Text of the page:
“I didn’t have control of anything, frankly,” Bromley said. “Because I was wearing a wading belt, my waders were initially full of air. So my feet were up, and my head was down. I was trying to keep my head above water and get a breath here and there, but mostly I was underwater.” 

Bromley exhausted himself trying to regain control and get to shore. Eventually he floated into a shallow area of the river near the bank and grabbed hold of an overhanging shrub, almost 500 yards from where he fell in.  

Cook and Dougherty found him there, and together, they dragged him out of the water. They helped remove Bromley’s waders, which, by then, were full of water. They removed the fly line tangled with pieces of broken fly rod. Bromley was conscious, but in pain.  

Dougherty had previous medical training from military service, and after an initial assessment, he and Cook decided to call an ambulance. Cook walked up the hill to make the call and bring medical responders in to where Bromley was waiting with Dougherty. Cook and Dougherty also cared for Bromley’s two family members, who were shaken by the ordeal.  

“Dan and Colin saved all three of us. They saved me directly. Clearly, I could have drowned,” Bromley said. “They went above and beyond. I can’t thank them enough.” 

After spending the night in Madison Valley Medical Center in Ennis, Bromley was released and able to continue fishing on the Madison River with his family before traveling home.  

Reflecting on the experience, Cook and Dougherty said they feel fortunate to have been in the right place at the right time, and that other factors contributed to the successful rescue.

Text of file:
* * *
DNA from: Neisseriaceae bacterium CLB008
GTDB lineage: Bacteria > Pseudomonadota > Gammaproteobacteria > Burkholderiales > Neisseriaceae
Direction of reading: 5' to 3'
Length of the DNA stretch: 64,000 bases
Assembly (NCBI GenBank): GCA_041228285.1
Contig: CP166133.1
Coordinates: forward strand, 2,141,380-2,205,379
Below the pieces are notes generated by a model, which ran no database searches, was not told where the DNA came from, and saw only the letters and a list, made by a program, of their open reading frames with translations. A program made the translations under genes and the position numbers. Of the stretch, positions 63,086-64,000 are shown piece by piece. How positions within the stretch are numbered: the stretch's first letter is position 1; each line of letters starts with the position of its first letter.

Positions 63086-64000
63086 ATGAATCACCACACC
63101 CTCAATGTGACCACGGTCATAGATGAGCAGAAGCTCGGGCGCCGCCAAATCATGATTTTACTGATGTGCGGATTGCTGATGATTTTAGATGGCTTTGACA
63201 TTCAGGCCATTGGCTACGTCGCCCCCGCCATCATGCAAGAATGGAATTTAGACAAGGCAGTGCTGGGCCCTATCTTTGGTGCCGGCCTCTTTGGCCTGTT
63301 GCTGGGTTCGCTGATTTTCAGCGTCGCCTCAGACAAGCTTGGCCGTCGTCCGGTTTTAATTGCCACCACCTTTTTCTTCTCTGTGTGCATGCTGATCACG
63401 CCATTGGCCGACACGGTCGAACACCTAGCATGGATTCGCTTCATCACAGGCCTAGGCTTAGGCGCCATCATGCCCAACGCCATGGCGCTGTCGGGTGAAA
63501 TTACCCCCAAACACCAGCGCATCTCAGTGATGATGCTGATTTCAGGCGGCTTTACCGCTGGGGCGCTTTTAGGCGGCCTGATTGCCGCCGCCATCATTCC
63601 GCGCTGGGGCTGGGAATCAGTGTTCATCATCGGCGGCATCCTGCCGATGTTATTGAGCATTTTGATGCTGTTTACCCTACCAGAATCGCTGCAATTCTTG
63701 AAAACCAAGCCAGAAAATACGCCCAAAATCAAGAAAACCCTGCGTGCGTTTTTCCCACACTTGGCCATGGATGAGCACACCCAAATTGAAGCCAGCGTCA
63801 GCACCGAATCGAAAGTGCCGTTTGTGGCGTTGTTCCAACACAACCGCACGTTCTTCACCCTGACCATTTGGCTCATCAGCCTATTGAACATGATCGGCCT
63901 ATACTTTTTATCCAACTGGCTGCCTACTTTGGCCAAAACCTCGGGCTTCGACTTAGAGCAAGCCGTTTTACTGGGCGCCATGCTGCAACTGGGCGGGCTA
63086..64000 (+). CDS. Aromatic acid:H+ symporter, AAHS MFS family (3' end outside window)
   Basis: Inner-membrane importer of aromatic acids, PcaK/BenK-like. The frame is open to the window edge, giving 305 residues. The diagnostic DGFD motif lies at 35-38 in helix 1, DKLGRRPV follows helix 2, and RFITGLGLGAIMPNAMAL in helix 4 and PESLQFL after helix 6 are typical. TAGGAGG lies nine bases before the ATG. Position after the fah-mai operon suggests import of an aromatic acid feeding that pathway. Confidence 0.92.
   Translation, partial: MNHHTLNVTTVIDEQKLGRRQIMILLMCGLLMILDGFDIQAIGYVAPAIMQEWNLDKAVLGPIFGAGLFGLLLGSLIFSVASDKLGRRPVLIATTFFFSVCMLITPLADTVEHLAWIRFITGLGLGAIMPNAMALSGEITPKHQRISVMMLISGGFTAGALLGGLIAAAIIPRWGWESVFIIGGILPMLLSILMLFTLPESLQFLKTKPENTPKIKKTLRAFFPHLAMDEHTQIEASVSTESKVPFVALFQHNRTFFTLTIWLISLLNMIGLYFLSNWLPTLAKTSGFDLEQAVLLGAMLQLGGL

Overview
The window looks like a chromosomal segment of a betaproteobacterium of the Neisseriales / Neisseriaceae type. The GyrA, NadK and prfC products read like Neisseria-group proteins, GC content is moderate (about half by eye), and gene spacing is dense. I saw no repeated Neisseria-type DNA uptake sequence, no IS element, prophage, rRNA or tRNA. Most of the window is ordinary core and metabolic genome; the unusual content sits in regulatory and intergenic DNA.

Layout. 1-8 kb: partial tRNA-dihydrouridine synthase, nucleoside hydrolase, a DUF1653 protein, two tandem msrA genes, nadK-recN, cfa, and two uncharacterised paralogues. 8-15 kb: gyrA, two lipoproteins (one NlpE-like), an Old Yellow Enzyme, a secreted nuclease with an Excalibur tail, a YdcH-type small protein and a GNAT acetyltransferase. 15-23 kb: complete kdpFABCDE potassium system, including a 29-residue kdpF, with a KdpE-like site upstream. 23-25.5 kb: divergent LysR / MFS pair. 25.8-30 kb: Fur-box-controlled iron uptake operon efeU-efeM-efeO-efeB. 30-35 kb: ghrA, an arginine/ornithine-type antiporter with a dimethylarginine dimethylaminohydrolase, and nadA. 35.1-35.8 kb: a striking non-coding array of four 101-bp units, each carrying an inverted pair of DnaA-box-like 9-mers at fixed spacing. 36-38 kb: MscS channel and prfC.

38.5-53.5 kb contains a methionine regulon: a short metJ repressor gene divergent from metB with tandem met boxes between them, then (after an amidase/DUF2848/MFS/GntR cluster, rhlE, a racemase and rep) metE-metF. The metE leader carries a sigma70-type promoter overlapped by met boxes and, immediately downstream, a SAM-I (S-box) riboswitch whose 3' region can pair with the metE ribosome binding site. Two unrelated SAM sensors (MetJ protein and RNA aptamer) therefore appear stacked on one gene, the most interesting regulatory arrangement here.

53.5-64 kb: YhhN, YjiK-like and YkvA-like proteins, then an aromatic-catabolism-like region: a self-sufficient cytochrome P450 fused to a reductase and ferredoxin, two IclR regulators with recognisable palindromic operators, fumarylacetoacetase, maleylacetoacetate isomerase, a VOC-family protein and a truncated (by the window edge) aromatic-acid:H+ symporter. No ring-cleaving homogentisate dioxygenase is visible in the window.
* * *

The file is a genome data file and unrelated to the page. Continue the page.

“We were lucky that our equipment was shut off and we were able to hear them,” Cook said. “We were right on the bank, we knew they were there, and we were able to get cell service.” 

“You wonder, ‘What could I have done differently?’” Dougherty said. “I can think of 100 things. But Dan and I work well together. We both had some experience that helped, and it worked out.” 

‘A real wake-up call’ 

The Madison River sees hundreds of thousands of visitors each year, many of whom are experienced anglers and boaters. What this incident illustrates, however, is that any waterbody can be dangerous, and recreationists of all experience levels should take extra precautions to increase their chances of survival in the event of an accident.  

Bromley hopes his encounter will help people recognize the inherent dangers that come with recreating on lakes and rivers. 

“It makes you realize how quickly things could change from a relatively innocent mistake, how powerful the river is and how quickly it can get that bad,” Bromley said. “To find myself in that situation was a real wake-up call.” 

However you spend time on Montana’s waters, here are some steps to help you be safe and prepared: 

  • Familiarize yourself with the area you plan to visit. 
  • Tell someone where you’re going and when you expect to return. 
  • Go with a group of people, whenever possible. 
  • Wear a life jacket. Some life jackets are inflatable, making them more compact and convenient for some recreationists. 
  • When wading, use a staff and wear spiked shoes. 
  • Watch for signs of hypothermia, which can occur in any month of the year. Pack extra clothes, food and water. 
  • Remember that phone signal is often unreliable in Montana’s wild places, and it may take a long time before emergency responders are able to reach you.  
  • River conditions change rapidly. Be aware that new hazards often appear suddenly.  

For more information about being safe on the water, please visit